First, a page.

You are here

All reports

Inspection report

Date of Inspection: 18 October 2013
Date of Publication: 3 December 2013
Inspection Report published 03 December 2013 PDF

People should be cared for by staff who are properly qualified and able to do their job (outcome 12)

Meeting this standard

We checked that people who use this service

  • Are safe and their health and welfare needs are met by staff who are fit, appropriately qualified and are physically and mentally able to do their job.

How this check was done

We looked at the personal care or treatment records of people who use the service, carried out a visit on 18 October 2013, observed how people were being cared for and checked how people were cared for at each stage of their treatment and care. We talked with staff and reviewed information given to us by the provider.

Our judgement

People were protected from unsuitable staff because the provider had effective recruitment and selection processes in place.

Reasons for our judgement

Appropriate checks were undertaken before staff began work and there were effective recruitment and selection processes in place. We discussed the recruitment process with the registered manager and looked at files for three members of staff. Each staff file was clearly indexed and a record was available to show that the necessary identity and recruitment checks had been completed. These included two references, a proof of identity, health declaration and a check on eligibility to work in the UK. The employee's full work history had been explored with a written explanation for any gaps in their previous employment.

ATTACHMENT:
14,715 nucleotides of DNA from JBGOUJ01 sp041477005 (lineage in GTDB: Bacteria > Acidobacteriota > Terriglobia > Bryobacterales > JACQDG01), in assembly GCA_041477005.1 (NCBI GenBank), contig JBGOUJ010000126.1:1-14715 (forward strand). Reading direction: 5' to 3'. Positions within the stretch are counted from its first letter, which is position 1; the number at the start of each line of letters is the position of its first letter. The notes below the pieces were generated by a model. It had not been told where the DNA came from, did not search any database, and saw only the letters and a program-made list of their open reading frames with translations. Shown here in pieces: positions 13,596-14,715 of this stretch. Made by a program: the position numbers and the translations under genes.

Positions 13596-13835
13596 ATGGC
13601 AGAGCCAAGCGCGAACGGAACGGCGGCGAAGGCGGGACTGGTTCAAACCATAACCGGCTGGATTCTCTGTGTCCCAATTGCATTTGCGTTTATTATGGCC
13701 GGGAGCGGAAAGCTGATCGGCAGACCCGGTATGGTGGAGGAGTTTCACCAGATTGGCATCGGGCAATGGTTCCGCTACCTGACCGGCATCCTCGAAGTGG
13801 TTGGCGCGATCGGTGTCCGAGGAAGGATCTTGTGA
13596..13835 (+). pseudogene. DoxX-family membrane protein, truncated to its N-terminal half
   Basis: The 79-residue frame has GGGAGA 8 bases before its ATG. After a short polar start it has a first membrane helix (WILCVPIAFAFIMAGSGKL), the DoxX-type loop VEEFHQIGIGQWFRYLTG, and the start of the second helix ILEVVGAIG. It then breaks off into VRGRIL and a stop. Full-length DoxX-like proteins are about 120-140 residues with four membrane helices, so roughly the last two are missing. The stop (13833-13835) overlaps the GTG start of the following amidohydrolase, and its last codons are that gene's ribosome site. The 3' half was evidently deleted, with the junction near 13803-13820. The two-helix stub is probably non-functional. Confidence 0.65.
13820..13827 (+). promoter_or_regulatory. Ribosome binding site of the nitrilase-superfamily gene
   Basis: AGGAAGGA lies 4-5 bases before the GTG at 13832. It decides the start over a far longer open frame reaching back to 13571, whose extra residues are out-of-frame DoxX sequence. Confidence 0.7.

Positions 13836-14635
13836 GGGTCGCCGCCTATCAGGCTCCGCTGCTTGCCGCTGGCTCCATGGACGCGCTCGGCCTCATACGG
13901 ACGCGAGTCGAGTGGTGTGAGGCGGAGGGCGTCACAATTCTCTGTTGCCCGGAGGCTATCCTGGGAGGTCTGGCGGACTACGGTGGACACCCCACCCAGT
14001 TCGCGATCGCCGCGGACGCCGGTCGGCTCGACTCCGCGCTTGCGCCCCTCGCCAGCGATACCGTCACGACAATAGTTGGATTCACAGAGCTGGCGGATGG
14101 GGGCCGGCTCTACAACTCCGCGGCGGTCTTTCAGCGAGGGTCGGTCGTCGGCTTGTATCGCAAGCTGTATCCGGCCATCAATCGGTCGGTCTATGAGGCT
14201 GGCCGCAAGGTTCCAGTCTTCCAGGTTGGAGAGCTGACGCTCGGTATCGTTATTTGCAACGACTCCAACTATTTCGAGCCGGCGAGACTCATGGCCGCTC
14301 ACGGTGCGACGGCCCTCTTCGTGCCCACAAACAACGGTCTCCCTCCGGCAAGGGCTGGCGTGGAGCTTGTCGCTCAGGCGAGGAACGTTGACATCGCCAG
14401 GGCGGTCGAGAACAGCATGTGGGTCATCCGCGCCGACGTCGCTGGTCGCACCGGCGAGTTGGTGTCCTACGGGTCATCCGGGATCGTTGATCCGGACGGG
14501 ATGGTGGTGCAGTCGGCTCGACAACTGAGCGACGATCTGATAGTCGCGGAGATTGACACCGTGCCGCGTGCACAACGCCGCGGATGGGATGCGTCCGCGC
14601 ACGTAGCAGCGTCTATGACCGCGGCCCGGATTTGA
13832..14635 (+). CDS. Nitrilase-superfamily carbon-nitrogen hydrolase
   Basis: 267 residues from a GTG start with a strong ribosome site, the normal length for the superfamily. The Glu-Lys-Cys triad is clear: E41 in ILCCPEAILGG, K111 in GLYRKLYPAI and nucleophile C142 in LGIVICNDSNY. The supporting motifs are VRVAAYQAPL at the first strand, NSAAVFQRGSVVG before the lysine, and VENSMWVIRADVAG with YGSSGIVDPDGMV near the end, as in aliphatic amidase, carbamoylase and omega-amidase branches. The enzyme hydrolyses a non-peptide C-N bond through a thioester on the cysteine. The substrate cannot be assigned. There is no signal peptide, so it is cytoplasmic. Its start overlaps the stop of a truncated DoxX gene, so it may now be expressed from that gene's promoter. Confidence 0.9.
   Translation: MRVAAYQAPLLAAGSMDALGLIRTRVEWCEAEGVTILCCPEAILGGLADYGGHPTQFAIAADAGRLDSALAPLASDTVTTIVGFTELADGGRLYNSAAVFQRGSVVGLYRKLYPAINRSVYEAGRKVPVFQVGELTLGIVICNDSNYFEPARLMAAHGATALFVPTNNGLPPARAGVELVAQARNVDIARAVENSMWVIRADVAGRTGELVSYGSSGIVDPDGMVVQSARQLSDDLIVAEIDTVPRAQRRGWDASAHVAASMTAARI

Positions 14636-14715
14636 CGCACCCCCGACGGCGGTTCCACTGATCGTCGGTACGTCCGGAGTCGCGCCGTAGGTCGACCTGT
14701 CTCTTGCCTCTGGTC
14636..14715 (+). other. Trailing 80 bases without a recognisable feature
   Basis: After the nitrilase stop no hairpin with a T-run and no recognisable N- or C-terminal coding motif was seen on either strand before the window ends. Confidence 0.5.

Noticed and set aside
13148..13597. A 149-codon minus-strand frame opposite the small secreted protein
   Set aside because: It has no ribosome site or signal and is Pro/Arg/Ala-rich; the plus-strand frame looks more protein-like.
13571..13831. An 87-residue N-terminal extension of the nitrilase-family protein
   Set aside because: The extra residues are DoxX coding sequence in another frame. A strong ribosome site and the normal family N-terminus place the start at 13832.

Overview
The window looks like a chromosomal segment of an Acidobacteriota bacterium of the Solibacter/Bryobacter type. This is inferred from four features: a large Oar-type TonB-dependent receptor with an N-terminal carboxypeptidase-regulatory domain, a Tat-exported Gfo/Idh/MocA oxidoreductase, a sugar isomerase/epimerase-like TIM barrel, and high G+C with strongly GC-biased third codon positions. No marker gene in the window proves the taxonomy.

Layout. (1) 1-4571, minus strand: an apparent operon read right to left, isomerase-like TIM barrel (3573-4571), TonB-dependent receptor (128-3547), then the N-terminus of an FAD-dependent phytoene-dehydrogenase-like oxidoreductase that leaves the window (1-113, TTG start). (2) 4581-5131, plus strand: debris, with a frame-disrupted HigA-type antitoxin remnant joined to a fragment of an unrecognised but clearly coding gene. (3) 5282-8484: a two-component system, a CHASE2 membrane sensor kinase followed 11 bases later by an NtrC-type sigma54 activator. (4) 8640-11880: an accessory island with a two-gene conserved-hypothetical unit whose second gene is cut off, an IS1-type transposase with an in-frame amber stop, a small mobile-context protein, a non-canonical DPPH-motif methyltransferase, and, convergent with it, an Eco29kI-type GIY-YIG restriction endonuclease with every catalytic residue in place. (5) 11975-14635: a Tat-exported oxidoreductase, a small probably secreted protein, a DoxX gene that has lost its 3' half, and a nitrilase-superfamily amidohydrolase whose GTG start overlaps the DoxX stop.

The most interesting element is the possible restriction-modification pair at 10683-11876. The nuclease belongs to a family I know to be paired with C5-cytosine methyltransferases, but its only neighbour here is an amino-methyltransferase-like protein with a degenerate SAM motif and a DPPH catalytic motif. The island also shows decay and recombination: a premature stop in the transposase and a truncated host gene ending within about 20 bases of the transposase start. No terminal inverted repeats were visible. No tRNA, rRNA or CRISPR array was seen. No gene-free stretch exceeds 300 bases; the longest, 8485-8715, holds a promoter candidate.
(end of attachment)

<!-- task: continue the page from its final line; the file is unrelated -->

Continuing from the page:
We saw that checks had been carried out on all staff through the Criminal Records Bureau (CRB) (that has recently been replaced by the Disclosure and Barring Service). The provider’s policy required checks to be carried out every three years. This showed that information about staff working in the service was collected and recorded in accordance with legal requirements.

Records showed that new employees completed a comprehensive induction programme. This was confirmed by a member of staff we spoke with. We were told that all new staff were subject to a six month probationary period. We noted that new employees were given the opportunity to work shadowing shifts with an experienced member of staff. As part of the induction, the manager also carried out observational checks on how staff interacted with people using the service and how they supported people with their personal care and physical needs such as eating and drinking. This helped the manager to identify any training or development needs during the staff member’s induction.